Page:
# Similarity solution

In fluid dynamics, a similarity solution is a form of solution in which at least one co-ordinate lacks a distinguished origin; more physically, it describes a flow which 'looks the same' either at all times, or at all length scales. These include, for example, the Blasius boundary layer or the Sedov-Taylor shell.[1]

## Concept

A powerful tool in physics is the concept of dimensional analysis and scaling laws; by looking at the physical effects present in a system we may estimate their size and hence which, for example, might be neglected. If we have catalogued these effects we will occasionally find that the system has not fixed a natural lengthscale (timescale), but that the solution depends on space (time). It is then necessary to construct a lengthscale (timescale) using space (time) and the other dimensional quantities present - such as the viscosity $\nu$. These constructs are not 'guessed' but are derived immediately from the scaling of the governing equations.

## Example - The impulsively started plate

Consider a semi-infinite domain bounded by a rigid wall and filled with viscous fluid.[2] At time $t=0$ the wall is made to move with constant speed $U$ in a fixed direction (for definiteness, say the $x$ direction and consider only the $x-y$ plane). We can see that there is no distinguished length scale given in the problem, and we have the boundary conditions of no slip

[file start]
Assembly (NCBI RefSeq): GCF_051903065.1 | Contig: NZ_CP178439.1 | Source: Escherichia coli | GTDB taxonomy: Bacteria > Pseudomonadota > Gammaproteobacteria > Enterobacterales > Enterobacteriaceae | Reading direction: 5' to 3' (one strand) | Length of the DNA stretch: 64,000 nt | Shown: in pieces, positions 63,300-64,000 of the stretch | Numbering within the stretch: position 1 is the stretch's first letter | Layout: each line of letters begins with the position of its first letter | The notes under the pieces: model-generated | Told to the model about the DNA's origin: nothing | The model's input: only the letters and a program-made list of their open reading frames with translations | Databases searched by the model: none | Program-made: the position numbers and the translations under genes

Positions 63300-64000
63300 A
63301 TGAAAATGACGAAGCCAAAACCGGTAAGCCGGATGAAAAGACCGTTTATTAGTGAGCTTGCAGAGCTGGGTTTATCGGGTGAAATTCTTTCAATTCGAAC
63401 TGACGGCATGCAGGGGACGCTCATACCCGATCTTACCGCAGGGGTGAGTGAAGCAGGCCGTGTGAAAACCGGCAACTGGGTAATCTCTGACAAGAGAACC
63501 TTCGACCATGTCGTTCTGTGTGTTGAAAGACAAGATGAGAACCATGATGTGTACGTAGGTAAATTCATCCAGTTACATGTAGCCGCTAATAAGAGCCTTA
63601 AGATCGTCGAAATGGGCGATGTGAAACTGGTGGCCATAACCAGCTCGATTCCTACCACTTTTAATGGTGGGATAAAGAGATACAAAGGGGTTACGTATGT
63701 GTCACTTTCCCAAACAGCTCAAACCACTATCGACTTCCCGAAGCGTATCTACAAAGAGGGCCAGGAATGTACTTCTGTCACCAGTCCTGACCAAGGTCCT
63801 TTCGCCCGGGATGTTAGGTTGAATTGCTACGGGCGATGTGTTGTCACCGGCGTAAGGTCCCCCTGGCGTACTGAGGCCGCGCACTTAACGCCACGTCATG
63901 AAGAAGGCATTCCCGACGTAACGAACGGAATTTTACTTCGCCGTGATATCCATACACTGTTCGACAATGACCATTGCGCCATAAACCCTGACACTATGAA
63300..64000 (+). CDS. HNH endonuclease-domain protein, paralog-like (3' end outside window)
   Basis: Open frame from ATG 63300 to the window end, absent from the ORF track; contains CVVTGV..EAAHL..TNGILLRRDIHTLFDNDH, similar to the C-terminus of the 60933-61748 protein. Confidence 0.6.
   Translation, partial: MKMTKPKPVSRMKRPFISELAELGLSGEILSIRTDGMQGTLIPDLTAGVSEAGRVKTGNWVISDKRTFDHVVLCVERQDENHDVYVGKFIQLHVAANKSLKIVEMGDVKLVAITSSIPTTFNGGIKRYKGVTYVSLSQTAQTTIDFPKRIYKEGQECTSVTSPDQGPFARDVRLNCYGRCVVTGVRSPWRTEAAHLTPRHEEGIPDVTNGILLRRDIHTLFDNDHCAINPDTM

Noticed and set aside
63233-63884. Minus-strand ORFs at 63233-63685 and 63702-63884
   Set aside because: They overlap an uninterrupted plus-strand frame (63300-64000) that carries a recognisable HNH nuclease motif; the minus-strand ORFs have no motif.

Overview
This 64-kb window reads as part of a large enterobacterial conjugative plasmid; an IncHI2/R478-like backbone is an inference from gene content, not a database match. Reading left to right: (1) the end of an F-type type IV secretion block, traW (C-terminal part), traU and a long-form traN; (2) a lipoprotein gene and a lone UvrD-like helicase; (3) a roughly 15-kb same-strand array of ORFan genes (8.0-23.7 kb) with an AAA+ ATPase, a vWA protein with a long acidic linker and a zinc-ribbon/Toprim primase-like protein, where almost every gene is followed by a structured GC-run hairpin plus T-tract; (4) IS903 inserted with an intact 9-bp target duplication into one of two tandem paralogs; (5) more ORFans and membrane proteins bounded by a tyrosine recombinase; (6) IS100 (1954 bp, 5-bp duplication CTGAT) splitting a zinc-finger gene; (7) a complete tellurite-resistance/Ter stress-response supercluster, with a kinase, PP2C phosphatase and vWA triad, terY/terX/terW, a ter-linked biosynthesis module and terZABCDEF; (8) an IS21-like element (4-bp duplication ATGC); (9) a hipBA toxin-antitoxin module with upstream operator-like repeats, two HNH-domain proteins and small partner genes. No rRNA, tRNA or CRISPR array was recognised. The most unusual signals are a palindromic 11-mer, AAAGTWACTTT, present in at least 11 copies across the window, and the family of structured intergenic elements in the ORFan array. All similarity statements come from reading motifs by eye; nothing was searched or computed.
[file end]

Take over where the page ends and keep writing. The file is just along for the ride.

$u = U$ on $y = 0$

and that the plate have no effect on the fluid at infinity

$u \rightarrow 0$ as $y \rightarrow \infty$.

Now, if we examine the Navier-Stokes equations

$\rho \left( \dfrac{\partial \vec{u}}{\partial t} + \vec{u} . \nabla \vec{u} \right) =- \nabla p + \mu \nabla^{2} \vec{u}$

we can observe that this flow will be rectilinear, with gradients in the $y$ direction and flow in the $x$ direction, and that the pressure term will have no tangential component so that $\dfrac{\partial p}{\partial y} = 0$. The $x$ component of the Navier-Stokes equations then becomes

$\dfrac{\partial \vec{u}}{\partial t} = \nu \partial^{2}_{y} \vec{u}$

and we may apply scaling arguments to show that

$\frac{U}{t} \sim \nu \frac{U}{y^{2}}$

which gives us the scaling of the $y$ co-ordinate as

$y \sim (\nu t)^{1/2}$.

This allows us to pose a self-similar ansatz such that, with $f$ and $\eta$ dimensionless,

$u = U f \left( \eta \equiv \dfrac{y}{(\nu t)^{1/2}} \right)$

We have now extracted all of the relevant physics and need only solve the equations; for many cases this will need to be done numerically. This equation is

$- \eta f'/2 = f''$

with solution satisfying the boundary conditions that

$f = 1 - erf (\eta / 2)$ or $u = U \left(1 - erf \left(- y / (4 \nu t)^{1/2} \right)\right)$

which is a self-similar solution of the first kind.

## References

1. ^ Pringle and King, 2007, Astrophysical Flows, p54
2. ^ Batchelor (2006 edition), An Introduction to Fluid Dynamics, p189